Type 2 diabetes is officially diagnosed when fasting blood sugar (after not eating all night) hits 126 and A1c (blood sugar stuck to red blood cells) measures at or above 6.5. This is not a condition achieved over night.
Think about body temperature when sick. The sickness might be a bacteria, virus, or some sort of accidental body damage. Temperature measures normal, then starts to rise as the sickness takes hold, reflecting the immune system in action. A mild temperature might not even be noticed.
At a certain point, however, the temperature can become highly noticeable, “too high”, a problem all of its own that can cause major damage to body organs. This is a by-product of the immune response, not the cause of the illness. In a crisis we treat the temperature directly with medication. Other treatment might be appropriate and required to help the immune system deal with the sickness or infection itself.
If we just keep hammering on the temperature (or the headache or any other symptom) without regard for the cause, the condition only worsens and, further, there are side effects of the perpetual application of a hammer.
This is similar to diabetes. The symptom is blood sugar that has risen over time until it is noticeable in a lab test. Then we have a habit of hammering on the symptom, taking something to make the number(s) go down. Not fixing the cause, just trying to mask the symptom.
Which doesn’t actually work because all that sugar can’t just disappear, it has to go somewhere. And that somewhere is in your body fat.
The liver, pancreas, and fat cells (not to speak of the brain) are working together as a team to maintain a stable state of blood sugar. The pancreas releases insulin to reduce blood sugar and store any excess in fat cells. The liver makes and releases glucose to increase blood sugar when necessary. It’s a rock solid system until you overwhelm it.
Too many energy calories in glucose (sugar) and fat are the “overwhelmers” of the system.
In the Beginning
In the beginning the first clue that blood sugar is increasing is high insulin which disguises the blood sugar increase. So if you test your blood sugar it looks just fine. If you measured the insulin you would know. Insulin is easily but rarely measured in a blood test.
The next clue is steadily increasing body fat. All that insulin is steadily packing away the excess energy.
Failure to attend to the increasing insulin and body fat ultimately becomes chronic excess blood sugar and insulin, both of which damage body organs, blood vessels, eyes, nerves, etc. In the meantime the liver continues converting the excess glucose into fat and sending it to the fat cells long with any dietary fat that went unused.
Unfortunately we each have a unique fat threshold, just so much room in the inn. Once you max out fat storage, nothing more can be stored and the fat that is already there starts to overflow into the blood. It isn’t fair but the space in your fat cells can be entirely different than that of your spouse or your best friend.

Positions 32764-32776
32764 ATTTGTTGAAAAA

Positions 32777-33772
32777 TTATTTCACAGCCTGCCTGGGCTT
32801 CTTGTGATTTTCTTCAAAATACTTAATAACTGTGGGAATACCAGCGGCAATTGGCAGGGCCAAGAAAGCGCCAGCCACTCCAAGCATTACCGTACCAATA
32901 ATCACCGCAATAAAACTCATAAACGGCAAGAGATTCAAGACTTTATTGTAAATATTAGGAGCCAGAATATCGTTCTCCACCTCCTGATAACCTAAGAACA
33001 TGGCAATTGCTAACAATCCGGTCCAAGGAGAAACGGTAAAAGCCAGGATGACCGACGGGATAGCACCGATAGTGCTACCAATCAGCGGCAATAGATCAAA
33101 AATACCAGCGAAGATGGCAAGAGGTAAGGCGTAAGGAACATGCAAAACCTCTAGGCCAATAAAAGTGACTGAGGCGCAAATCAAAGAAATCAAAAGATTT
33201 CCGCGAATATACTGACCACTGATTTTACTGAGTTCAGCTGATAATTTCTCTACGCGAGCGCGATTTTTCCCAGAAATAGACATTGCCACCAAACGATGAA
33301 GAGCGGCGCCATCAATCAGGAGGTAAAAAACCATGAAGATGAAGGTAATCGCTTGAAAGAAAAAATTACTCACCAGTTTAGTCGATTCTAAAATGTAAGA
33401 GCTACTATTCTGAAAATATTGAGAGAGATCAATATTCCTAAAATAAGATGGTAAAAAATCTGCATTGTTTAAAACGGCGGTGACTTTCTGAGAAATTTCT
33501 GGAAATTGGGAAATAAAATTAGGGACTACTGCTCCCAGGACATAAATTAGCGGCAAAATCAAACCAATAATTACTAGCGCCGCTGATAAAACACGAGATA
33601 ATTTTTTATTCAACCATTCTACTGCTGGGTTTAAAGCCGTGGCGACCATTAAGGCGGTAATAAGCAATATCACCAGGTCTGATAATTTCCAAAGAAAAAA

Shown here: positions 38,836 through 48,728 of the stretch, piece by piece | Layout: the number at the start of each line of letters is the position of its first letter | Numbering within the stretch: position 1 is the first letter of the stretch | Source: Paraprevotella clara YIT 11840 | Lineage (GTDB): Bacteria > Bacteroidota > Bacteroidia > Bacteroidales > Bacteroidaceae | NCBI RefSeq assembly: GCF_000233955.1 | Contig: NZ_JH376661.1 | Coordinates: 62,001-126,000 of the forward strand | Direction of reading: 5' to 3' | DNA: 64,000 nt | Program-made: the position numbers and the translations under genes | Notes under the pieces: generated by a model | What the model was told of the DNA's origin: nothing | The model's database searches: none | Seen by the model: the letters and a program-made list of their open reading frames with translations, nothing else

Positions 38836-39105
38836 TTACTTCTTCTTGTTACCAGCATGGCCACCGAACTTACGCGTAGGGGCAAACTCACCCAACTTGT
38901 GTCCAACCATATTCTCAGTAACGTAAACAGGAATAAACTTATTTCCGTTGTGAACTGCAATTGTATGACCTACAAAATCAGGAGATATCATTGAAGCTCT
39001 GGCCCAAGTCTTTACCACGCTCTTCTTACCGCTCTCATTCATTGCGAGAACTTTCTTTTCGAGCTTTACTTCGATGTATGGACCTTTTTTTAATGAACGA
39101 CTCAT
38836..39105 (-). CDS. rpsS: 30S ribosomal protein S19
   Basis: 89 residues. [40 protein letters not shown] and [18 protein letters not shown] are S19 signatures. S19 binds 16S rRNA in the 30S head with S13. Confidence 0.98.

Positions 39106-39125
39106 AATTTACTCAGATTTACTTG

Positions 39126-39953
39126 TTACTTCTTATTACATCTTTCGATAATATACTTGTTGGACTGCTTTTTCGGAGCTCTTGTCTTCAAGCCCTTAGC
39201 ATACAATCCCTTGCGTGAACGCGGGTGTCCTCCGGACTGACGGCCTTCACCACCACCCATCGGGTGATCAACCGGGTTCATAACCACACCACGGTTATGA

Caught early, diet changes will reduce body fat and bring the system back in line with relative ease. NOT caught early, the seemingly simple processess performed by the “team” above get all messed up.
NOW you are diagnosed diabetic
The pancreas stops making enough insulin. The liver releases glucose at the wrong time or in inappropriate amounts, sometimes resulting in screamingly high blood sugar. Insulin treatment will treat blood sugar but also works diligently to store the energy in fat cells.
The fat cells can’t take up any more fat which forces fat to be stored in and around the liver and other organs, Just like sugar, fat can’t just disappear. It has to go somewhere.
Thus we have a damage combination that can causes blindness, neuropathy, amputations, high triglycerides, fatty liver disease. There is a lot more here to treat than blood sugar alone.
There is only one answer. Lose the excess fat, only possible by reducing calories. What food has the most calories? Food combinations including flour, sugar, and fat. And if you are seriously diabetic, other starches like potatoes and beans may also need to be reduced.
Again, a diagnosed type 2 diabetic who is also on diabetes medication should be sure to keep their doctor informed about diet changes. Failure to adjust medication can result in low blood sugar (which is also bad). The important point is this. Don’t believe that medication will “cure” your diabetes. Management of body fat through diet is the answer.
And if you aren’t already a diabetic, don’t go there.